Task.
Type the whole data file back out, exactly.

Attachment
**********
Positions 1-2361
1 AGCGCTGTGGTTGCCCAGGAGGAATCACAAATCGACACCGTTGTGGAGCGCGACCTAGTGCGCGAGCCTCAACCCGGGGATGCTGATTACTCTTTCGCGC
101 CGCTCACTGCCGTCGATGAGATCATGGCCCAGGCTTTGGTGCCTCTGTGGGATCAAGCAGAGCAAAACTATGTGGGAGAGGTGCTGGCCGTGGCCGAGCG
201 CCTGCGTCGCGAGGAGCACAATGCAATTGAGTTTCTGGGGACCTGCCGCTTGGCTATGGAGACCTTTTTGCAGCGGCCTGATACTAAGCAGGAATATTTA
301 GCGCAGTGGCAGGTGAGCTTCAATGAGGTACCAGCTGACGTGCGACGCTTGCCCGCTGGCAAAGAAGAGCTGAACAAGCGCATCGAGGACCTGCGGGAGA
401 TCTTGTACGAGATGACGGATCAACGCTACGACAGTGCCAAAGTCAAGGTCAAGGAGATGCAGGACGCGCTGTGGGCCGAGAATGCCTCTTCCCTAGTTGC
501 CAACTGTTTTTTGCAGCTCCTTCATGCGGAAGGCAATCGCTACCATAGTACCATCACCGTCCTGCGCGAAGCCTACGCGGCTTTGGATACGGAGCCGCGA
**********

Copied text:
Positions 1-2361
1 AGCGCTGTGGTTGCCCAGGAGGAATCACAAATCGACACCGTTGTGGAGCGCGACCTAGTGCGCGAGCCTCAACCCGGGGATGCTGATTACTCTTTCGCGC
101 CGCTCACTGCCGTCGATGAGATCATGGCCCAGGCTTTGGTGCCTCTGTGGGATCAAGCAGAGCAAAACTATGTGGGAGAGGTGCTGGCCGTGGCCGAGCG
201 CCTGCGTCGCGAGGAGCACAATGCAATTGAGTTTCTGGGGACCTGCCGCTTGGCTATGGAGACCTTTTTGCAGCGGCCTGATACTAAGCAGGAATATTTA
301 GCGCAGTGGCAGGTGAGCTTCAATGAGGTACCAGCTGACGTGCGACGCTTGCCCGCTGGCAAAGAAGAGCTGAACAAGCGCATCGAGGACCTGCGGGAGA
401 TCTTGTACGAGATGACGGATCAACGCTACGACAGTGCCAAAGTCAAGGTCAAGGAGATGCAGGACGCGCTGTGGGCCGAGAATGCCTCTTCCCTAGTTGC
501 CAACTGTTTTTTGCAGCTCCTTCATGCGGAAGGCAATCGCTACCATAGTACCATCACCGTCCTGCGCGAAGCCTACGCGGCTTTGGATACGGAGCCGCGA